The loss of a loved one is a challenging time, and it can be made even more so when disagreements arise between persons who are appointed as joint Executors as to how to handle the deceased’s final affairs.
Disputes between Executors can occur for many reasons which will generally result in increased costs and lengthy delays in the administration of the estate and stress to all parties involved.
Can you then have that Executor removed?
The Appointment of an Executor
As a pre-emptive measure, it is important for a Testator to discuss with their solicitor regarding the appointment of Executors. If you wish to appoint multiple Executors, you should consider the following factors:-
- Who are the beneficiaries of the Estate? – Is there likely to be a conflict of interest between the Executors and Beneficiaries? For example, is the proposed Executor a creditor/debtor of the estate?
- How complex is the estate? Does the proposed Executor have the required skills and knowledge to deal with the administration of the estate that is large and complex?
- What is the history of the relationship between the joint Executors? You should consider the existing dynamics between proposed Executors and avoid appointing family members who historically do not get along.
- Is there a likelihood of a Family Provision Claim? If someone makes a claim against the Estate, then it is the Executor who should defend against a claim and remain neutral. You should consider whether the proposed Executor can deal with a claim without being too emotionally invested.
Passing over an Executor
The Court has the power to ‘pass over’ an Executor who the Court considers is unsuitable or incapable to act in that role. That means that if an Executor has been passed over, they are unable to apply for and be granted Probate of the Will or if they have already been granted probate, they are removed as the Executor.
When can an Executor be passed over?
Generally, if a person has made a Will, then the courts recognise the principle of “freedom of testation’, which means that a Testator can leave their estate to whomever they want and in any way they see fit and appoint whomever they want as Executor(s) of their Estate. As such, the Court will not lightly interfere with a Testator’s discretion as to the appointment of their executor.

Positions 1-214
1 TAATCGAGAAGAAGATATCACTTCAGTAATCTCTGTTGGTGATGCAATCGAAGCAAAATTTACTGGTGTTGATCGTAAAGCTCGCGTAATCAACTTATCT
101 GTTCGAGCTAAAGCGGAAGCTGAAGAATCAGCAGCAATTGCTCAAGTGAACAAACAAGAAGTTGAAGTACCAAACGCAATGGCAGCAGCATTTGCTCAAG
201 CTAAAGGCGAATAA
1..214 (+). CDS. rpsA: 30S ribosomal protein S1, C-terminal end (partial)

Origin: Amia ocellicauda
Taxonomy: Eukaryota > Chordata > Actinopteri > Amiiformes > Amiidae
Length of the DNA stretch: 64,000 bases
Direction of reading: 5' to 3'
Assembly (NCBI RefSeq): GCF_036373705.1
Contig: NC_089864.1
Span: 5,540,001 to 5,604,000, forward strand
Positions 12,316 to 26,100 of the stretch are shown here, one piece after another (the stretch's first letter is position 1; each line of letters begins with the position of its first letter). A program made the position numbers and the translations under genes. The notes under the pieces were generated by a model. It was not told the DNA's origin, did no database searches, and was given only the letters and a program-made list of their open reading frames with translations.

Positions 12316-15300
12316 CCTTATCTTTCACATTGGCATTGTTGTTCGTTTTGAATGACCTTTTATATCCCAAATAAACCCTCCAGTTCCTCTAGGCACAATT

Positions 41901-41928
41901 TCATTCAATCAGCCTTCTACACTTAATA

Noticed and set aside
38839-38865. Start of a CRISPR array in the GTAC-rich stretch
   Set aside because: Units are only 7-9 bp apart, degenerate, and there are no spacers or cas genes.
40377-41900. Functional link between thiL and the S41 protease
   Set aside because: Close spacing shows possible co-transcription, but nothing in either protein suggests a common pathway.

Whilst each case depends on its specific facts, the Court may nevertheless interfere with a Testator’s choice of Executor in only exceptional circumstances as the below:
- There is a conflict of interest;
- The Executor is of bad character and neglected his/her duty
- There is a clear likelihood of misconduct;
- The Executor refused to take out a grant;
- The Executor is absent abroad for a prolonged period;
- The Executor is of unsound mind, or otherwise is not competent to take out a grant.
Case Study 1 - ‘Substantial Dispute between the Executors’
In Re Coffey; O’Halloran v Coffey, no grant was taken out for 6 years since the death of the deceased as the Executors (being two of the deceased’s children) were in dispute over assets. In this case, the Court passed over both Executors on the basis that due to the substantial conflict between the Executors which caused the delays, even if one were to apply for Probate without the other, there could be no confidence that the Estate would be administered in a timely, efficient and impartial manner.
Case Study 2 – ‘Conflict of Interest’
In Mataska v Browne, the Executor was passed over due to her conflict of interest in having received a property from her mother during the mother’s lifetime. This transaction required careful examination as her sister had not been provided for in the mother’s Will. On this basis, the Court passed over the Executor and appointed the sister as a limited administrator in the Executor’s place to investigate the transfer of the property which took place between the mother and the Executor during the mother’s lifetime.
Case Study 3 – ‘The Executor is of bad character’
In Bowler v Bowler, the Court considered the exclusion of an Executor who had been convicted and imprisoned.
How to Make a Passover Application?
In Victoria, there are two ways in which a passing over application can be made as follows:-
- A probate Caveat can be lodged against a grant being taken out pursuant to Section 58 of the Administration and Probate Act A Caveator should articulate the reasons for the Executor to be passed over in their grounds of objections. You should be mindful that if the Court is not satisfied that you had a proper basis for lodging a Caveat, then you are at risk in relation to costs.
- An application can be made for a Grant of Representation in peculiar circumstances pursuant to Rule 5.02 of the Supreme Court (Administration and Probate) Rules 2014 (Vic). In your application, you should set out the reasons as to such an order should be made.
Conclusion When Executors Do Not Agree
There are a couple of avenues you can pursue to have the Executor removed. However, the Court will not lightly interfere with a Testator’s wish as to the appointment of their Executor, unless the Court is absolutely clear that doing so was in the best interests of the beneficiaries and for the due and proper administration of the estate.
It is also important to remember that there is no guarantee that your costs of making the application will be paid out of the estate, as the costs are always at the discretion of the Court.
If you would like your Will prepared, need to update a Will or have concerns about potential disputes between Executors, or if you’re an Executor involved in a dispute and you’re not sure how to resolve it, please contact our experienced Wills and Estates lawyers on +61 3 9822 8588.